SN 82901207. Red and white over brown vinyl. 204-hp, 315-cubic-inch V-8; four-speed manual. Side-mounted spare tire. Excellent paint, great trim. Bed has highly polished wood slats. Restored to better than new.
The Power Wagon is a pickup on steroids; it is more brute than cute. Well-restored pickups are becoming regular features at auctions. With little or no chrome, they tend to be cheaper to restore than cars of the same era. This Power Wagon looks ready to get back to work, even if the heaviest thing it might haul in the future is a trophy.
1975 Cadillac Eldorado Coupe
Sold At $9720
SN 6L47S5Q264847. Jennifer blue with white vinyl top over white leather. 190-hp, 500-cubic-inch V-8; automatic. Miles are said to be original at 48,000. A former best-in-class winner in the Cadillac & LaSalle Club. Great paint, excellent chrome and trim. Vinyl top shows well, as does the interior. This Eldorado has the look of an always-garaged, well-cared-for car.
Cheap money for a car that has no major visual issues. When a car looks this good on both the outside and the inside, it’s usually nice mechanically, as well. Ready for its next show or a Sunday drive, this bright blue Eldorado is deserving of the same level of care from its next owner.
1970 Pontiac Firebird Trans AM
Sold at $46,440
SN 228870N125743. Polar white with blue stripes over blue vinyl. 335-hp, 400-cubic-inch V-8; automatic. 90,000 miles. Excellent paint, great chrome and brightwork. Very clean, well-detailed interior. A very appealing presentation overall but not a perfect example.
Pontiac built 3196 Trans Ams in 1970; more of them had four-speed manuals (1828) than automatics (1368). Base price when new was $4305. A handful of extracost options were ordered on this car, including air-conditioning, power locks, AM/FM radio, and Ram Air III. This Pontiac sold for much less than expected.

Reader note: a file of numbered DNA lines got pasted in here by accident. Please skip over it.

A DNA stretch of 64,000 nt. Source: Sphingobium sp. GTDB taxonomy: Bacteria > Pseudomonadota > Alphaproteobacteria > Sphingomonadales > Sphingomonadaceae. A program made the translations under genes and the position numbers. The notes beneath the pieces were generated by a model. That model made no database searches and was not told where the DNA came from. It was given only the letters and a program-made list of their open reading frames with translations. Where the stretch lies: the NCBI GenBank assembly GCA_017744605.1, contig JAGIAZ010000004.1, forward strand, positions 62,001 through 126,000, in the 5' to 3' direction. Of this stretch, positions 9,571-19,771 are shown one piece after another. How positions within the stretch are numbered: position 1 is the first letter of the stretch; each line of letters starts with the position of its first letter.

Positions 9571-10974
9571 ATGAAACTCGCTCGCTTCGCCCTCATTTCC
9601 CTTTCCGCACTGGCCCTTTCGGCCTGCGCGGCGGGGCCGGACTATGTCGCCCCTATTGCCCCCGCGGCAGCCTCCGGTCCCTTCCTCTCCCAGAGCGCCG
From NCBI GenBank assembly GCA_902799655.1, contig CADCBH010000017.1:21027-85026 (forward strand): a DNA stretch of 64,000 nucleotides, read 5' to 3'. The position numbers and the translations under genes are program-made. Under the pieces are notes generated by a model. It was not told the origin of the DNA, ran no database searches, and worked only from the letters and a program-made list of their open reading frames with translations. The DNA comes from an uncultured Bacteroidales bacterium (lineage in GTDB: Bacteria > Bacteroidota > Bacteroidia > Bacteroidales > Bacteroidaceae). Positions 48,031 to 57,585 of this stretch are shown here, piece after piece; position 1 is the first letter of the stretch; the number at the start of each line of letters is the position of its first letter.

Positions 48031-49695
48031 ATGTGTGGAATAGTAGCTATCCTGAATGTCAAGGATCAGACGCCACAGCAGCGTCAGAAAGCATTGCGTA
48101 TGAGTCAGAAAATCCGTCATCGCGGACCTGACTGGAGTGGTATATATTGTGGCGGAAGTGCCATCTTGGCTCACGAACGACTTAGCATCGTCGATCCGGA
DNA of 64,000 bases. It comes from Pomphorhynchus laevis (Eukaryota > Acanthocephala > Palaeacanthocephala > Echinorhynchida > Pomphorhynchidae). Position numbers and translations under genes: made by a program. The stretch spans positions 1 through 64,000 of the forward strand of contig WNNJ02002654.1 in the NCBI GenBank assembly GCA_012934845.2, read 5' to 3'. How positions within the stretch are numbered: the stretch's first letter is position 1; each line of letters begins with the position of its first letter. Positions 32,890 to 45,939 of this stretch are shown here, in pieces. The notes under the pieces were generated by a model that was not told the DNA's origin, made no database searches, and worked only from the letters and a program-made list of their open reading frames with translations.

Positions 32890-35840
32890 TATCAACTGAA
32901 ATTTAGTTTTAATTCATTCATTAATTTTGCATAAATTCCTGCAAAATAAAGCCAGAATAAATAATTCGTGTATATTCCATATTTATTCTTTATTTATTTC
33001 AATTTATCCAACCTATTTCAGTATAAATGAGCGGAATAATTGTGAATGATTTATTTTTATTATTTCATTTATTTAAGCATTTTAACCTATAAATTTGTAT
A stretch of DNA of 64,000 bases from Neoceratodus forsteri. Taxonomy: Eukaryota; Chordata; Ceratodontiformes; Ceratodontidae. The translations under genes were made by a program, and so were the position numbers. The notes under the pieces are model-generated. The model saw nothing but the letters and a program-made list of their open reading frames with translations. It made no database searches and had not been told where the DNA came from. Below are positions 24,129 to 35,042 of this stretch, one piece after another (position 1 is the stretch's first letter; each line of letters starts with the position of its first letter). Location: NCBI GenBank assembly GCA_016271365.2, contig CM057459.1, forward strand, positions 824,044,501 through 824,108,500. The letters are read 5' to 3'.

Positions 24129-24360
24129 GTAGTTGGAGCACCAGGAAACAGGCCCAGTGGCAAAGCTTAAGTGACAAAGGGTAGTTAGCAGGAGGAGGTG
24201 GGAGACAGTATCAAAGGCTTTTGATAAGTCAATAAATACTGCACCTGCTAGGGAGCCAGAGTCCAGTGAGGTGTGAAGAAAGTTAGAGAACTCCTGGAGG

1972 Avanti Ii Coupe
Sold At $15,660
SN RQB1861. Nutmeg metallic over matching suede leather. 245-hp, 400-cubic-inch V-8; automatic. Nice quality repaint, good chrome and trim. Nardi wood steering wheel and Dayton wire wheels are a nice touch. Factory-original suede interior reminds you that Avanti wasn’t kidding when it said it would build anything the customer wanted.
When Studebaker quit building cars in South Bend, Indiana, in 1963, two of the brand’s dealers got together and bought the rights to keep making the Avanti. It was a wild idea, and their formula worked. As the years went by, like many cars, the Avanti became more luxury oriented. This Avanti sold just a little shy of where one might have expected, so let’s call it well bought.
1964 Pontiac grand prix
Sold at $99,900
SN 894K6782. Nocturne blue over white vinyl. 370-hp, 421-cubic-inch V-8; four-speed manual. Just over 36,000 actual miles. Excellent paint and chrome. Original interior shows very well. This car has a total of thirty-two factory options, including Tri-Power; power steering, brakes, and windows; AM/FM radio with reverberator; tilt steering; dual antennas; and dual exhaust.
Pontiac built a total of 63,810 Grand Prix cars in 1964; just 3124 had a manual transmission. The seller had great documentation to show that this car had all of the options since new. That — and some very devoted bidders — made all the difference for this $100,000 Grand Prix.